I like to put international stocks in Roth accounts since they have the growth aspects of stocks but pay dividends that include a lower percentage in the form of qualified dividends than U.S. stocks.  However, you will give up use of the foreign taxes paid credit for foreign taxes paid with respect to holdings in the Roth or tax-deferred accounts.  I don't think this is a big deal, fwiw. 

Radagast

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Re: Optimize tax efficiency?
« Reply #3 on: July 14, 2017, 01:45:55 PM »
Wells Fargo S&P500 fund has an expense ratio of 0.25%. Not bad, but there is a 100% chance you can get an extra .21% compounded per year if you move it to an S&P500 index fund with an expense ratio of .04%. So do it if it is not your current employer.

What's up with all the FUSVX and FSEVX? If possible use total market funds when available, although FSEVX is ok to make up for an employer having only an S&P500 fund.

ETFs are more tax efficient than mutual funds. Mutual funds distribute short and long term capital gains. Short term capital gains are taxed at your marginal tax rate = ouch. Try to use ETF's in taxable accounts (exception: Vanguard). Mutual funds are good in tax-advantaged accounts.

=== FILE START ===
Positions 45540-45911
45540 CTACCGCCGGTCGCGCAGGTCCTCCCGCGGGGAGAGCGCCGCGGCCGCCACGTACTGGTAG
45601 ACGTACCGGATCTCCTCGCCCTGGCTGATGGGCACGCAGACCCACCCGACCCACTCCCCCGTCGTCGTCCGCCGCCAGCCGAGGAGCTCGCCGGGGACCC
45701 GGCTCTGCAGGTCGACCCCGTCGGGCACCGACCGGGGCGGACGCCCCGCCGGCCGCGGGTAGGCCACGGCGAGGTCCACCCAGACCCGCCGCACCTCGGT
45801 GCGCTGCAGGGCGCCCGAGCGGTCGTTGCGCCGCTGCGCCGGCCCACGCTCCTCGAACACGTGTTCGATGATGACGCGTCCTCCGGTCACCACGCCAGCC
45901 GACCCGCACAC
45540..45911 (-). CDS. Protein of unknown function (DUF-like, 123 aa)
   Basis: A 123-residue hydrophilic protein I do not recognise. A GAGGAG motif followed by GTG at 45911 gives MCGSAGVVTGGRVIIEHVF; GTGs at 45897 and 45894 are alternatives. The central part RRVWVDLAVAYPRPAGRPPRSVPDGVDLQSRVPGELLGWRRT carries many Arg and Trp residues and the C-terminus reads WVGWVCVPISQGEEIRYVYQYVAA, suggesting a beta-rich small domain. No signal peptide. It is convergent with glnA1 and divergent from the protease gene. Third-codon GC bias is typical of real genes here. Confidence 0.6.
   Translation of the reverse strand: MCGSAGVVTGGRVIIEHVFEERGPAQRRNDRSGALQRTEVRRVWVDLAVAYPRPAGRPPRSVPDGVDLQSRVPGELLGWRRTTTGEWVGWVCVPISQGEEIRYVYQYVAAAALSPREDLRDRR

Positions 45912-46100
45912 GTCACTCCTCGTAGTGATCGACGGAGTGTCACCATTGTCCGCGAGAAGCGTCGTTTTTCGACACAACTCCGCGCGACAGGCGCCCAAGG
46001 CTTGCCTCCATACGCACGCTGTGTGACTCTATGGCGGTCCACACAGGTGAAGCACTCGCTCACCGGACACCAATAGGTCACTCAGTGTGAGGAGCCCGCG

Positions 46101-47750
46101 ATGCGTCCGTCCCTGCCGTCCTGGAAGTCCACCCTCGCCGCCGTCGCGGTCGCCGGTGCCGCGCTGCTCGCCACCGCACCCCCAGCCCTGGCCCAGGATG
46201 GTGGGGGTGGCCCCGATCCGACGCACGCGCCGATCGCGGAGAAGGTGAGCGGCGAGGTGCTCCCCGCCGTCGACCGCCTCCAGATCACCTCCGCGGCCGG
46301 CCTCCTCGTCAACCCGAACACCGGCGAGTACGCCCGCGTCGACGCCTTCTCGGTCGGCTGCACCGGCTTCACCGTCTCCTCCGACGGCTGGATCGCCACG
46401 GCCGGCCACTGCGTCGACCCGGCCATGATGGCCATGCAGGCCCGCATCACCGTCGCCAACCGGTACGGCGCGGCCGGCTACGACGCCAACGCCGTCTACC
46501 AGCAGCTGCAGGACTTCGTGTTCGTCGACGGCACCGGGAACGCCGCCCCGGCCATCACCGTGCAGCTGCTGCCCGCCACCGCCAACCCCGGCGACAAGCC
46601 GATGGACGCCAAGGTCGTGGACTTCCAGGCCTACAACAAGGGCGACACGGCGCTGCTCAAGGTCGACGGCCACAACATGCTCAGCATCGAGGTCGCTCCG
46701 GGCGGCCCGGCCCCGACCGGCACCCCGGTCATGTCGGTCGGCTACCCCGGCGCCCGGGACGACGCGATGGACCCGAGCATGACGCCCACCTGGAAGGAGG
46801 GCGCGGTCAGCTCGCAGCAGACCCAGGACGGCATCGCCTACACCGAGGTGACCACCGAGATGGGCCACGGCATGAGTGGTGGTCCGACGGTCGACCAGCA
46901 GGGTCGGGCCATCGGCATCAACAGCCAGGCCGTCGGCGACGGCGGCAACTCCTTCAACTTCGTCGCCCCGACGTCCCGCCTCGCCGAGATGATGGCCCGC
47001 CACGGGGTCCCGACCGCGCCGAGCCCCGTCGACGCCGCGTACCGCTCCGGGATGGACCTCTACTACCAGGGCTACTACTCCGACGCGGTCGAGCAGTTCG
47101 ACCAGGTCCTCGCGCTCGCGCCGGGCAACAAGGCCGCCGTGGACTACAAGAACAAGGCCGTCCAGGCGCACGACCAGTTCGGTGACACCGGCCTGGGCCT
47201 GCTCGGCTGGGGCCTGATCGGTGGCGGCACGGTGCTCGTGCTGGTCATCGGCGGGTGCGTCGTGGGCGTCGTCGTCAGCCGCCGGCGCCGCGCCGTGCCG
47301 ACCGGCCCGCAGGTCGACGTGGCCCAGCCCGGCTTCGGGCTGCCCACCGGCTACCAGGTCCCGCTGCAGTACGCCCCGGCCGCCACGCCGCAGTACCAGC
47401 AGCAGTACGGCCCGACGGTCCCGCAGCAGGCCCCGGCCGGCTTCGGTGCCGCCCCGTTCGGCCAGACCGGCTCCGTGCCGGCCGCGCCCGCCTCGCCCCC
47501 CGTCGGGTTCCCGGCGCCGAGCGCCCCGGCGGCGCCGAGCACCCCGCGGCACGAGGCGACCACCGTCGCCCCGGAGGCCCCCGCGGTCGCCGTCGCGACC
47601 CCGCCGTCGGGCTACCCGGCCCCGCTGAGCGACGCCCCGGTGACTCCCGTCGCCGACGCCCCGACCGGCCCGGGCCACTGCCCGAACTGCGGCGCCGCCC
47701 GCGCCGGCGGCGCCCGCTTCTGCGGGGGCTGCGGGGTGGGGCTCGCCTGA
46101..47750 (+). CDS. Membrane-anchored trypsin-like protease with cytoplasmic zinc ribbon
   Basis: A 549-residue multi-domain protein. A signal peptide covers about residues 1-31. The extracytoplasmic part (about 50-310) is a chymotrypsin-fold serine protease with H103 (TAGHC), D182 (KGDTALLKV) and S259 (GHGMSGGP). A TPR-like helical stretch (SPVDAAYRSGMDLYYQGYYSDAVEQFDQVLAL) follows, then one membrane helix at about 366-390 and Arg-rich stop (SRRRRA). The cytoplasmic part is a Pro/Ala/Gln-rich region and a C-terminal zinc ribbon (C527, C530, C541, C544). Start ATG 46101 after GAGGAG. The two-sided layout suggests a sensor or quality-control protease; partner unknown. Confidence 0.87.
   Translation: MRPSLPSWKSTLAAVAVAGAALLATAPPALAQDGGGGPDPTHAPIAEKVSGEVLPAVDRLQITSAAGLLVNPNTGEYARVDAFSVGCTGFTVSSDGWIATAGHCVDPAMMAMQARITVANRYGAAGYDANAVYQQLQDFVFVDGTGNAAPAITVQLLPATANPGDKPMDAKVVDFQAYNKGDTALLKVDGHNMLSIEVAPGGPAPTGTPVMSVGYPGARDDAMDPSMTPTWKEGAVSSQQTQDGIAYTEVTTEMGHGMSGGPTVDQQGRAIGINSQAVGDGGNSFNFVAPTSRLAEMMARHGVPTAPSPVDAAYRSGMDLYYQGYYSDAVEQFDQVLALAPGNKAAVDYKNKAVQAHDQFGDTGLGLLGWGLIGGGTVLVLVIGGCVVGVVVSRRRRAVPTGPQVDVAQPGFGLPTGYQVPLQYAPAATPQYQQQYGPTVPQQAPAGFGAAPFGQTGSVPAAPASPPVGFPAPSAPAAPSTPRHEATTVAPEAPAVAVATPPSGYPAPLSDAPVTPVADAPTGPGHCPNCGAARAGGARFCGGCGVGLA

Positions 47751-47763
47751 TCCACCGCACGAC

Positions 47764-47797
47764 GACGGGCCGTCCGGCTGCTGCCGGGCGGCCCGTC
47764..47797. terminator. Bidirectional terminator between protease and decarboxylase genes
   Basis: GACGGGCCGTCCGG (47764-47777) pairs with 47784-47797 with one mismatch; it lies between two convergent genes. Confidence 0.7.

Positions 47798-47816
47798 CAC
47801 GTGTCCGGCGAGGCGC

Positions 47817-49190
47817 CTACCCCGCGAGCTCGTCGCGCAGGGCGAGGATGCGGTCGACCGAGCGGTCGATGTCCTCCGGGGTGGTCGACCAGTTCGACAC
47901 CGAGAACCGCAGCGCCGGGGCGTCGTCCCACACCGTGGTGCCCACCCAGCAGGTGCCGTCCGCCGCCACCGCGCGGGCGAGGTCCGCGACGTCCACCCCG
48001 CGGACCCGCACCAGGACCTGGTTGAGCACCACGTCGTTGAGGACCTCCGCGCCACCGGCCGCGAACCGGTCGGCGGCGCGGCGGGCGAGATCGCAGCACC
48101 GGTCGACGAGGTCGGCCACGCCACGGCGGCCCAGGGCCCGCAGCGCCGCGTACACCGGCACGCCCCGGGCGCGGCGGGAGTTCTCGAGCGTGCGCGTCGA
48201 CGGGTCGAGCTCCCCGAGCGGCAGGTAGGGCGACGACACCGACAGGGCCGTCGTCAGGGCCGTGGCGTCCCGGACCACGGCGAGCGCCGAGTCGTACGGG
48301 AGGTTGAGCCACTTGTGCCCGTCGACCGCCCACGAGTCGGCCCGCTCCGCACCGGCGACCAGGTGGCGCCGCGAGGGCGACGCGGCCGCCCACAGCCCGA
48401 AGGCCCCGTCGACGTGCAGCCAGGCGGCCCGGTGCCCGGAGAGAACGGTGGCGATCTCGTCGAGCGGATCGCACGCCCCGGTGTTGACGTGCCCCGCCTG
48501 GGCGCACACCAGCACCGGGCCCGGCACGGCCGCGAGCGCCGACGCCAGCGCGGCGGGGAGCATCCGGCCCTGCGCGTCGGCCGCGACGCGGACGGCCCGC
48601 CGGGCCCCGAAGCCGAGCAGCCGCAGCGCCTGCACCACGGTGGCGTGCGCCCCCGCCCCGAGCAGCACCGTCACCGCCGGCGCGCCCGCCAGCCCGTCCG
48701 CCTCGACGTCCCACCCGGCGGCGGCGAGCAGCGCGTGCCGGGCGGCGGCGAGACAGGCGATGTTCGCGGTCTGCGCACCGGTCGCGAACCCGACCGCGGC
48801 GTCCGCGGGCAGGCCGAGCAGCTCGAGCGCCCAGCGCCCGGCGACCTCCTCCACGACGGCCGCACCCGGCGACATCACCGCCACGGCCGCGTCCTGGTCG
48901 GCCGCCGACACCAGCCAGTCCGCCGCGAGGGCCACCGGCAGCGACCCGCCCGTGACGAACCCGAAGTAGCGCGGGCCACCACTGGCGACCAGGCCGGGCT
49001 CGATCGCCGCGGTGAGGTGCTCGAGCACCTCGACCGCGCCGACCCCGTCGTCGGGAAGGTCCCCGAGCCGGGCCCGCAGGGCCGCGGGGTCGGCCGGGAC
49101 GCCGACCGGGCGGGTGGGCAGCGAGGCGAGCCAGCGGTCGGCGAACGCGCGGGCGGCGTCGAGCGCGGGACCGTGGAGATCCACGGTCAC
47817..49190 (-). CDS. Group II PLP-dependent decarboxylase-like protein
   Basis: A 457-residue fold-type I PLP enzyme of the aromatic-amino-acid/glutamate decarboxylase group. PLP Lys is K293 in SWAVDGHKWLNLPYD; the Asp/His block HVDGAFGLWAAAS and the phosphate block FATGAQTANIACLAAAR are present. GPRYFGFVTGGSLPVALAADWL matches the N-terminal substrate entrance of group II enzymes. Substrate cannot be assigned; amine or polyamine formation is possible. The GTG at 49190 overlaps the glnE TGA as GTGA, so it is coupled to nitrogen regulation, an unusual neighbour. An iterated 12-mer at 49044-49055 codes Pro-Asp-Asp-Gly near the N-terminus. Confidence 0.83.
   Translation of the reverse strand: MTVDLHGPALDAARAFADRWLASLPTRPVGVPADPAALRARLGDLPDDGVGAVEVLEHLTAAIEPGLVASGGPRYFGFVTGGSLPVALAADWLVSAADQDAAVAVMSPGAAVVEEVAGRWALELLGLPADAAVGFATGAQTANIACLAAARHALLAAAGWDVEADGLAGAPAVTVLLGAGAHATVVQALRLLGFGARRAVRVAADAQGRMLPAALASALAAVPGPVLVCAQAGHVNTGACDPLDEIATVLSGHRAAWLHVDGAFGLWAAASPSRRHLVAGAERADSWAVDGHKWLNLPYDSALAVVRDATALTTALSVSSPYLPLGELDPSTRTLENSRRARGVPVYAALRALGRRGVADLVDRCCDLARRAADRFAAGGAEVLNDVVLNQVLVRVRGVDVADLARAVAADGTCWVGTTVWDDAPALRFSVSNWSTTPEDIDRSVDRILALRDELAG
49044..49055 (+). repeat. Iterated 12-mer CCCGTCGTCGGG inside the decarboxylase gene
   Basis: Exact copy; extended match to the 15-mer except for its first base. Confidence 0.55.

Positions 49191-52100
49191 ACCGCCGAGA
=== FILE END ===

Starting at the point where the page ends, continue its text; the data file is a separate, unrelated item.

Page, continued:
Taxable bonds should go in a tax-advantaged account. But if you want them to double as an emergency fund consider tax-exempt bonds in a taxable account as well. You'll have to figure it out based on your own tax situation.

For me, right now, international funds are best used in taxable accounts because I get the full foreign tax credit but I have no state and 15% federal taxes. If you are in a higher tax bracket it may make sense to put them in tax advantaged accounts and use US stocks in taxable. You'll have to figure it out though. Tax efficiency spreadsheet and discussion: https://www.bogleheads.org/forum/viewtopic.php?t=208818


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jeromedawg

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Re: Optimize tax efficiency?
« Reply #5 on: July 15, 2017, 01:18:12 PM »
Wells Fargo S&P500 fund has an expense ratio of 0.25%. Not bad, but there is a 100% chance you can get an extra .21% compounded per year if you move it to an S&P500 index fund with an expense ratio of .04%. So do it if it is not your current employer.